I’ve written before about the work electric utilities do when inclement weather strikes. It’s something we do routinely — sending crews of lineworkers and support staff to assist with storm recovery. We’ve had ample opportunity for that lately with the recent hurricane season — one of the most destructive in recent history.
When severe weather strikes, people prepare. If you live along the Gulf Coast and a hurricane is rolling in, you buy plywood, board up your windows and head inland. If you live in Tennessee and snow or ice is predicted, you go to the supermarket and stock up on milk and bread … all the milk and bread!
Preparation in the electric cooperative community does have some similarities; we make certain these crews have food and lodging. But a lot of other work goes into putting the people and equipment into position to get the lights back on.
Moving crews and supplies long distances takes precise coordination and a lot of preparation. Recently, more than 1,500 lineworkers went to Puerto Rico to continue the massive reconstruction efforts on the island. Recovery has been painfully slow for a variety of reasons, and the influx of lineworkers will help jump-start that work.
It takes a long time for crews from Tennessee to drive to Texas or New York for hurricane recovery (we’ve done that in recent years). It’s just a drive. Reaching Puerto Rico, though, creates greater logistical challenges. A couple of weeks before the workers left, bucket trucks and other equipment were loaded onto barges for the several-day trip to the island in the northeast Caribbean Sea.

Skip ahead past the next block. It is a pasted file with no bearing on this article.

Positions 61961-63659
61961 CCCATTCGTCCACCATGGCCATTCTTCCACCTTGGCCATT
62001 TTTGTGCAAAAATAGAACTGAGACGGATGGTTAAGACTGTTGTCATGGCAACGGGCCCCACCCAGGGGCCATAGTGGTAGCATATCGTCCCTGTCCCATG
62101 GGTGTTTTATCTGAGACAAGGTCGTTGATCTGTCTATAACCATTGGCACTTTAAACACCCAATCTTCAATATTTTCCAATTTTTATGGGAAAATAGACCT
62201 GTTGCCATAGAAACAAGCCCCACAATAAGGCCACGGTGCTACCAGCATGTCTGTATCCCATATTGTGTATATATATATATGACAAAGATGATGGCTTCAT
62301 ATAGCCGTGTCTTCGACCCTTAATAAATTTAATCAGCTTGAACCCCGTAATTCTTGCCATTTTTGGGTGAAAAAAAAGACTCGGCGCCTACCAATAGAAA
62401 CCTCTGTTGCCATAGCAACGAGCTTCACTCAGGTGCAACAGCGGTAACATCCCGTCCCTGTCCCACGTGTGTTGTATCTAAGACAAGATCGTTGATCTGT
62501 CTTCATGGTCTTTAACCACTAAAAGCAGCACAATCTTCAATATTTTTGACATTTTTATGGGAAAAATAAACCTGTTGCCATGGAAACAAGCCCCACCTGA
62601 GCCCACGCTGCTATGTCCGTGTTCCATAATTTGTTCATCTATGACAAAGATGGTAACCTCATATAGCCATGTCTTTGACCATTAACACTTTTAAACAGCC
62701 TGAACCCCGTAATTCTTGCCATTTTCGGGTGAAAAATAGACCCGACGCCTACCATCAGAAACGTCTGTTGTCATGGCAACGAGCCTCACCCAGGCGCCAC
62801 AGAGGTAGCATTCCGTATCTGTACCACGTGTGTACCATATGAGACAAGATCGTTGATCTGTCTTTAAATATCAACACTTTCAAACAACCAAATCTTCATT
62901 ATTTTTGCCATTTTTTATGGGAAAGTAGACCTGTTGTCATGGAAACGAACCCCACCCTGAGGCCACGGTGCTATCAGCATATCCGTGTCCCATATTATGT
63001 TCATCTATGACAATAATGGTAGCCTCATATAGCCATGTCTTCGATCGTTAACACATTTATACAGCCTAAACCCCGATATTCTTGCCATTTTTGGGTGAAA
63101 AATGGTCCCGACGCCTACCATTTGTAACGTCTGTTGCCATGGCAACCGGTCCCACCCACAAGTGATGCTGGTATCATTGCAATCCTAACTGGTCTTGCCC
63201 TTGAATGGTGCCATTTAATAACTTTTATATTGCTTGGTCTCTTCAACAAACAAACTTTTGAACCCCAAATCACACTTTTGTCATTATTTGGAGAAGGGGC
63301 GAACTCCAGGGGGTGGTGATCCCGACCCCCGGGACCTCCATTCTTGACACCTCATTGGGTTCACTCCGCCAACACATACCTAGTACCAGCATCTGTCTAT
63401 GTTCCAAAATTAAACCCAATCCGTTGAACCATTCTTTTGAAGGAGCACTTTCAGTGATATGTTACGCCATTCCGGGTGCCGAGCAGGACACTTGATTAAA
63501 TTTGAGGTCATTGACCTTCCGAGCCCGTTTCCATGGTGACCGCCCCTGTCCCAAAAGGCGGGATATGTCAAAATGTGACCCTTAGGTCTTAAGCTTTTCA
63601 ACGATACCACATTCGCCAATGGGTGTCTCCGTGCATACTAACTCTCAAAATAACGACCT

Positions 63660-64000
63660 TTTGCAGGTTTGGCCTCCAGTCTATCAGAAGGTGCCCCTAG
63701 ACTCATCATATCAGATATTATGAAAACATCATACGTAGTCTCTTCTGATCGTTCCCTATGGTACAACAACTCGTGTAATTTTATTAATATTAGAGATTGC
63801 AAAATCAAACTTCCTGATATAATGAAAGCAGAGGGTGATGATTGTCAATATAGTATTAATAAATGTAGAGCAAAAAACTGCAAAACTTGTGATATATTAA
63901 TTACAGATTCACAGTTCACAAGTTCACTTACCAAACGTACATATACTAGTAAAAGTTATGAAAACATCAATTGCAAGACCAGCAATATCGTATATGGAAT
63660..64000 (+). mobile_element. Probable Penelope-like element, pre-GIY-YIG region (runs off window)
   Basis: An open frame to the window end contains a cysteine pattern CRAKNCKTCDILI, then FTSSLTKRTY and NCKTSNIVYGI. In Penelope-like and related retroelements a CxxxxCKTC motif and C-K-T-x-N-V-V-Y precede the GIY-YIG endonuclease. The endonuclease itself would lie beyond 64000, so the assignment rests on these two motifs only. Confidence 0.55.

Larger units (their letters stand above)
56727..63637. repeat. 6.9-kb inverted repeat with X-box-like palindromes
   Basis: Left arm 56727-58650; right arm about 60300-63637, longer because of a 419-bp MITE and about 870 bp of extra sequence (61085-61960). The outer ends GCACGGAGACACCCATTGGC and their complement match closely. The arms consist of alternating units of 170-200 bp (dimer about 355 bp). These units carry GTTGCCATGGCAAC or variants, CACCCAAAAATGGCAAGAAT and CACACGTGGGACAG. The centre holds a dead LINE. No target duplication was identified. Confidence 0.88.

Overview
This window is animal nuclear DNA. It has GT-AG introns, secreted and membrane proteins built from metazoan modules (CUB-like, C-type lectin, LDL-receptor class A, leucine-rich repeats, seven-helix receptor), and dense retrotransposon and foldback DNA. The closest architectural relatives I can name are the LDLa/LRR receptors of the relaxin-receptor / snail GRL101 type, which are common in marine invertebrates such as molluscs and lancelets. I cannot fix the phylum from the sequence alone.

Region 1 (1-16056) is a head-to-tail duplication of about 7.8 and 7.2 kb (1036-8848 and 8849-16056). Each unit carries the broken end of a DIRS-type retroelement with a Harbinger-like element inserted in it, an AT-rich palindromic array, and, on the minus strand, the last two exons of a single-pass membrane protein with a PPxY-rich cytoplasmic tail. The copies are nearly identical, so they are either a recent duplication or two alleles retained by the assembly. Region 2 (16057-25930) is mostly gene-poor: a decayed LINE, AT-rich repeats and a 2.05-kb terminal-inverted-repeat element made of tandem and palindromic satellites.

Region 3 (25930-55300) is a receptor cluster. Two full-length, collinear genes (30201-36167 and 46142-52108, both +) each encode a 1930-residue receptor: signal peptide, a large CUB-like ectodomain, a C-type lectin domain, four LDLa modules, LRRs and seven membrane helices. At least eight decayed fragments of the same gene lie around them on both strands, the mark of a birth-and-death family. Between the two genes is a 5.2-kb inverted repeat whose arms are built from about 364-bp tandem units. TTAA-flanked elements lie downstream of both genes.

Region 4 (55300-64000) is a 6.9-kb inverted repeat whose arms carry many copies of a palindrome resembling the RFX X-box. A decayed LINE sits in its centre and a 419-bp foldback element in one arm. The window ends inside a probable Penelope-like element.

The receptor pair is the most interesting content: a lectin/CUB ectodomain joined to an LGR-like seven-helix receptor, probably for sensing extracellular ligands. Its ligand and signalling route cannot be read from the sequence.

That is an extreme example, but preparation for any storm recovery takes planning. In fact, long before the first worker is on site, quite a bit of work is already underway.
Conversations among electric cooperatives start at the first sign that a storm system looks as though it could damage utility infrastructure. It all begins with the weather. Electric cooperatives depend heavily on weather forecasts. Most electric utilities regularly receive detailed weather briefings from a variety of sources. These detailed forecasts allow us to predict demand for power use (hot summer days) and prepare for wind or ice damage.
At press time, cooperatives in Tennessee and other states were anxiously watching Winter Storm Hunter. The first “storm call” involved electric cooperative personnel from Louisiana to Wisconsin to Vermont. We discussed what states would be impacted and what states could assist those in need.
Dealing with weather is like hitting a moving target — because that’s exactly what it is. It is rare that the first plan of action is the last. Subsequent calls become more detailed as storms move in and it becomes evident what areas are at risk. Throughout the process, there’s a lot of communication among cooperatives in many states.
All the calls, emails and texts are necessary in formulating a thorough response that moves workers and equipment to where they are needed as safely and cost-effectively as possible. Simply put, the goal is to get the lights back on as safely and as quickly as we can.